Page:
Independence Day 2017: Jawaharlal Nehru’s ‘Tryst with Destiny’ Speech


Courtesy: Express Web Desk | Updated: August 14, 2017 4:09 pm

Jawaharlal Nehru’s ‘Tryst with Destiny’ speech delivered this day 70 years ago to the Indian Constituent Assembly in Parliament, just before midnight on August 15, 1947. As India celebrates its 71st Independence Day, it is easy to forget that today is also the 70th anniversary of the most important speech in Indian history.

Here is the full text:

“Long years ago we made a tryst with destiny, and now the time comes when we shall redeem our pledge, not wholly or in full measure, but very substantially. At the stroke of the midnight hour, when the world sleeps, India will awake to life and freedom. A moment comes, which comes but rarely in history, when we step out from the old to the new, when an age ends, and when the soul of a nation, long suppressed, finds utterance. It is fitting that at this solemn moment we take the pledge of dedication to the service of India and her people and to the still larger cause of humanity.

At the dawn of history India started on her unending quest, and trackless centuries are filled with her striving and the grandeur of her success and her failures. Through good and ill fortune alike she has never lost sight of that quest or forgotten the ideals which gave her strength. We end today a period of ill fortune and India discovers herself again. The achievement we celebrate today is but a step, an opening of opportunity, to the greater triumphs and achievements that await us. Are we brave enough and wise enough to grasp this opportunity and accept the challenge of the future?

Freedom and power bring responsibility. The responsibility rests upon this Assembly, a sovereign body representing the sovereign people of India. Before the birth of freedom we have endured all the pains of labour and our hearts are heavy with the memory of this sorrow. Some of those pains continue even now. Nevertheless, the past is over and it is the future that beckons to us now.

That future is not one of ease or resting but of incessant striving so that we may fulfil the pledges we have so often taken and the one we shall take today. The service of India means the service of the millions who suffer. It means the ending of poverty and ignorance and disease and inequality of opportunity. The ambition of the greatest man of our generation has been to wipe every tear from every eye. That may be beyond us, but as long as there are tears and suffering, so long our work will not be over.

And so we have to labour and to work, and work hard, to give reality to our dreams. Those dreams are for India, but they are also for the world, for all the nations and peoples are too closely knit together today for any one of them to imagine that it can live apart Peace has been said to be indivisible; so is freedom, so is prosperity now, and so also is disaster in this One World that can no longer be split into isolated fragments.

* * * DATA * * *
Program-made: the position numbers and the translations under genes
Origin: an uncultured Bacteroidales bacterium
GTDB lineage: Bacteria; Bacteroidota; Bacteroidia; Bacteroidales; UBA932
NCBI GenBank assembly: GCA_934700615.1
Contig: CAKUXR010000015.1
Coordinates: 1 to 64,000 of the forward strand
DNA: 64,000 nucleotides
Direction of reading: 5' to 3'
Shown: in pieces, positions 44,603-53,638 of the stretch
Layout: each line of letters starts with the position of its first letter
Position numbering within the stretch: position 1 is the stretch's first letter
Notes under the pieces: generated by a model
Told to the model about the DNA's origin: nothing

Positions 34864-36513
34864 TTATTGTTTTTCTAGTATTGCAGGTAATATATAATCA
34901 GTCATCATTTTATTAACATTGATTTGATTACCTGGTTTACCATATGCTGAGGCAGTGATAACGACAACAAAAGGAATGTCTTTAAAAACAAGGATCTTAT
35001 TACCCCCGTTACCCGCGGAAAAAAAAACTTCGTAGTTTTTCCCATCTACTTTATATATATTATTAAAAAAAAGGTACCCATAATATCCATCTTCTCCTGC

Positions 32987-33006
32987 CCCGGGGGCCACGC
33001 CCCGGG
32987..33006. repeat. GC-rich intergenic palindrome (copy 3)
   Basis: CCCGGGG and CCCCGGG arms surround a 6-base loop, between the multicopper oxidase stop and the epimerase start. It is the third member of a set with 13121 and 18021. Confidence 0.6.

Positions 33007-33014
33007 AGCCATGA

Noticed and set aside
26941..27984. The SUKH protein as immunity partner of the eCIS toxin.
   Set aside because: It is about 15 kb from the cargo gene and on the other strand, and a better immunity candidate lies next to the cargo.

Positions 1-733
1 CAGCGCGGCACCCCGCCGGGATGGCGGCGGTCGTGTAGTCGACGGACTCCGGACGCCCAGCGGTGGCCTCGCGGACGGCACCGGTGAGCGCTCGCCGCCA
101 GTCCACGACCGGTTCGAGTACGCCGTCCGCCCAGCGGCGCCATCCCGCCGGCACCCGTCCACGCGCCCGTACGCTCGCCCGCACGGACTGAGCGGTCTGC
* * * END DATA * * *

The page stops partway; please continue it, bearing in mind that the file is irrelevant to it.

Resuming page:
The appointed day has come—the day appointed by destiny—and India stands forth again, after long slumber and struggle, awake, vital, free and independent. The past clings on to us still in some measure and we have to do much before we redeem the pledges we have so often taken. Yet the turning-point is past, and history begins anew for us, the history which we shall live and act and others will write about.

It is a fateful moment for us in India, for all Asia and for the world. A new star rises, the star of freedom in the East, a new hope comes into being, a vision long cherished materializes. May the star never set and that hope never be betrayed!

We rejoice in that freedom, even though clouds surround us, and many of our people are sorrow-stricken and difficult problems encompass us. But freedom brings responsibilities and burdens and we have to face them in the spirit of a free and disciplined people.

On this day our first thoughts go to the architect of this freedom, the Father of our Nation, who, embodying the old spirit of India, held aloft the torch of freedom and lighted up the darkness that surrounded us. We have often been unworthy followers of his and have strayed from his message, but not only we but succeeding generations will remember this message and bear the imprint in their hearts of this great son of India, magnificent in his faith and strength and courage and humility. We shall never allow that torch of freedom to be blown out, however high the wind or stormy the tempest.

We think also of our brothers and sisters who have been cut off from us by political boundaries and who unhappily cannot share at present in the freedom that has come. They are of us and will remain of us whatever may happen, and we shall be sharers in their good [or] ill fortune alike.

The future beckons to us. Whither do we go and what shall be our endeavour? To bring freedom and opportunity to the common man, to the peasants and workers of India; to fight and end poverty and ignorance and disease; to build up a prosperous, democratic and progressive nation, and to create social, economic and political institutions which will ensure justice and fullness of life to every man and woman.